After stating that practitioners can summon lightening, someone in the audience shouted “It’s not true.” While this might be considered rude, it is an understandable impulse. The response of the moderator was illuminating, in my opinion. She stood up, shamed the audience member, lectured him about the fact that he violated their safe space that is supposed to be free of antagonism, and then forced him to apologize. Continue Reading »
People reject genetically modified organisms as food (GMOs) for a variety of reasons, but the single most cited reason is the false belief that they are unhealthy. That specific belief also represents the single greatest disconnect between the opinion of scientists and of the general public in a 2015 Pew poll, greater than evolution, climate change, or vaccine safety.
The reason for this disconnect is that the public is relying upon their intuition, rather than scientific knowledge, to arrive at their conclusion. Further, that intuition has been hijacked by a deliberate anti-GMO campaign orchestrated by misguided environmentalists and by the organic food lobby to help promote their brand.
As Stefaan Blancke and his coauthors argue in the above article:
This intuitive reasoning includes folk biology, teleological and intentional intuitions and disgust.
One of the primary “folk biology” talking points of the anti-GMO crowd is that it is “unnatural” to place genes from one species into a distant species. No further reasoning is offered to defend this position – just the invocation of what is “natural” seems to be enough. Those who defend the scientific position often point out that this irrelevant, just a manifestation of the appeal to nature fallacy. Whether or not something occurs in nature does not determine if it is good or bad for human health.
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A Canadian academic, Dr. Mark Loeb, who is a respected infectious disease researcher who knows how to conduct high quality research, wants to study homeopathic nosodes. Nosodes are essentially homeopathic vaccines.
Tim Caulfield, a Canadian professor of health law and policy, thinks the study is misguided and unethical. The two are having a respectful public debate about the risks and merits of doing such a study.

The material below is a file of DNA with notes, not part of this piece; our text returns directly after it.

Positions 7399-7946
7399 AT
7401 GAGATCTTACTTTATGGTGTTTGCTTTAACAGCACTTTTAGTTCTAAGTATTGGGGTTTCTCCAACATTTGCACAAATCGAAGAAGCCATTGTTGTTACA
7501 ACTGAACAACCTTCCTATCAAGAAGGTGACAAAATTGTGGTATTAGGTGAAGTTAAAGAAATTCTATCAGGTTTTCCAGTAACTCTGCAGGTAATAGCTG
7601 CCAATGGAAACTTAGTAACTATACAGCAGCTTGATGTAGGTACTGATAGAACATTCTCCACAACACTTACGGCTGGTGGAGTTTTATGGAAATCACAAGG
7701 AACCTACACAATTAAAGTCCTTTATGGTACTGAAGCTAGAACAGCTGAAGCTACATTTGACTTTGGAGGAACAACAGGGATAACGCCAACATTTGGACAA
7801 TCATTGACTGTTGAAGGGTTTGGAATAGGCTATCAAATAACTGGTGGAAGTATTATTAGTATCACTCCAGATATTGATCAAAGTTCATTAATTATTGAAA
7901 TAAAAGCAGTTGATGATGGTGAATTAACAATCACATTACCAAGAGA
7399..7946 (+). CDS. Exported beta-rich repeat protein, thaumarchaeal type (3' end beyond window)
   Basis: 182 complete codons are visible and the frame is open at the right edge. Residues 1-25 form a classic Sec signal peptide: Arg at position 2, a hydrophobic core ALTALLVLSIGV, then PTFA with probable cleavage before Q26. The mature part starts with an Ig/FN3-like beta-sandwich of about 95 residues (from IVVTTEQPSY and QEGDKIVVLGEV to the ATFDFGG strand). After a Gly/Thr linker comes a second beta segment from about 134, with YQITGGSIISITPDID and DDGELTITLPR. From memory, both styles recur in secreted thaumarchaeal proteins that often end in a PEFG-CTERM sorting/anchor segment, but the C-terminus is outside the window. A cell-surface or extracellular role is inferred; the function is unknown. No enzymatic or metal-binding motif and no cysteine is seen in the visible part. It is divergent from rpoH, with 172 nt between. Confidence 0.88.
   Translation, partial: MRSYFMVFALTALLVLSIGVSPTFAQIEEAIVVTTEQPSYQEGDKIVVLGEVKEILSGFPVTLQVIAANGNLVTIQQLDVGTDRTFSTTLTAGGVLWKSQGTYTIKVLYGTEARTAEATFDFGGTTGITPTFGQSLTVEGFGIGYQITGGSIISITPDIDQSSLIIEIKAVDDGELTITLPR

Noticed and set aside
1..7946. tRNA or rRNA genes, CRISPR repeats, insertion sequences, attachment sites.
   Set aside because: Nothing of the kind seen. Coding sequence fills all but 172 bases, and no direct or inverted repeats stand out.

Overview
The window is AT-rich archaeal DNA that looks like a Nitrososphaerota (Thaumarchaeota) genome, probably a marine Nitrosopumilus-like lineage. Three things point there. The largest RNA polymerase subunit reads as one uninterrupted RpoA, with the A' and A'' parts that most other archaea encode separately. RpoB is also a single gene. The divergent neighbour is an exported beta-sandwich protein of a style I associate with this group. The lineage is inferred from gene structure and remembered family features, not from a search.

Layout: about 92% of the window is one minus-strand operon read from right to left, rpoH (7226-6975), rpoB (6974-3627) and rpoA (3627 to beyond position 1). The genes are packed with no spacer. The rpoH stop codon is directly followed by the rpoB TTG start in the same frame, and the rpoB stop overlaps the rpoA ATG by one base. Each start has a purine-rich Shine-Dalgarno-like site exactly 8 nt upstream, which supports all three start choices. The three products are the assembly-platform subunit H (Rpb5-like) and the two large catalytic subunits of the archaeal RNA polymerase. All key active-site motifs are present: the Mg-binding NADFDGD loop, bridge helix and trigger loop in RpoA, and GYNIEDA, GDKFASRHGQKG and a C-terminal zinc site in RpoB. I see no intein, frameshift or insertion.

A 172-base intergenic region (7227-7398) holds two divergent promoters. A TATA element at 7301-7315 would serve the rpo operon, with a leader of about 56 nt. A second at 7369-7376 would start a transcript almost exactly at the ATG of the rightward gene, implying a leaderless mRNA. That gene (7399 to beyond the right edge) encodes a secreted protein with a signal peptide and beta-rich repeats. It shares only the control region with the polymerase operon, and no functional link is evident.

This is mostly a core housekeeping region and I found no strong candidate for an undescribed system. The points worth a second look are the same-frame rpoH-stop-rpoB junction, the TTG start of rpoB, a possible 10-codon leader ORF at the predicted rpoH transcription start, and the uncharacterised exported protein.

David Gorski and I have actually published in the peer-reviewed literature on the broader question of studying alternative medicine: Clinical trials of integrative medicine: testing whether magic works? It is a bit of a dilemma, and we are seeing that exact dilemma play out on the question of this specific proposed study.
Homeopathy is Pseudoscience
For quick background, both sides in this debate agree that homeopathy is 100% pseudoscientific nonsense. Homeopathy was invented by one person, Samuel Hahnemann, about 200 years ago. It was not based on any scientific research or knowledge base, it did not develop out of emerging knowledge of biology or physiology. It was simply invented out of whole cloth based loosely on the superstitious belief in sympathetic magic – the notion that substances contain a mysterious “essence” that can be transferred to the body and stimulate the life force.
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As social media changes the nature of information and communication, it is interesting to think about how information and misinformation spread through these networks. A paper from 2015 seeks to model the spread of information through social networks to better understand the effect of specific variables.
The study: Fact-checking Effect on Viral Hoaxes: A Model of Misinformation Spread in Social Networks, is not a real-world examination but a mathematical model. As with all such models, it is overly simplistic in order to isolate a few key variables. For the purpose of this model they are treating misinformation as a virus. Someone exposed to the misinformation is potentially infected. At random, they will either be gullible, believe the misinformation and spread it on, or they will be skeptical, fact check the misinformation and then spread correcting information.
In the model they can vary the percentage of people who are believers vs fact checkers. They can also vary the time it takes on average for people to forget the information and therefore become susceptible to infection again. They used a stochastic model, which means the spread of the information and whether or not an individual is a believer or fact checker was random.
They found, not surprisingly, that the greater the percentage of fact checkers, the more likely it is that the hoax will essentially be wiped out. If the percentage of fact checkers is too low then belief in the hoax can become endemic – it can persist indefinitely in the population.
Interestingly, the rate at which the misinformation spread did not matter in this model.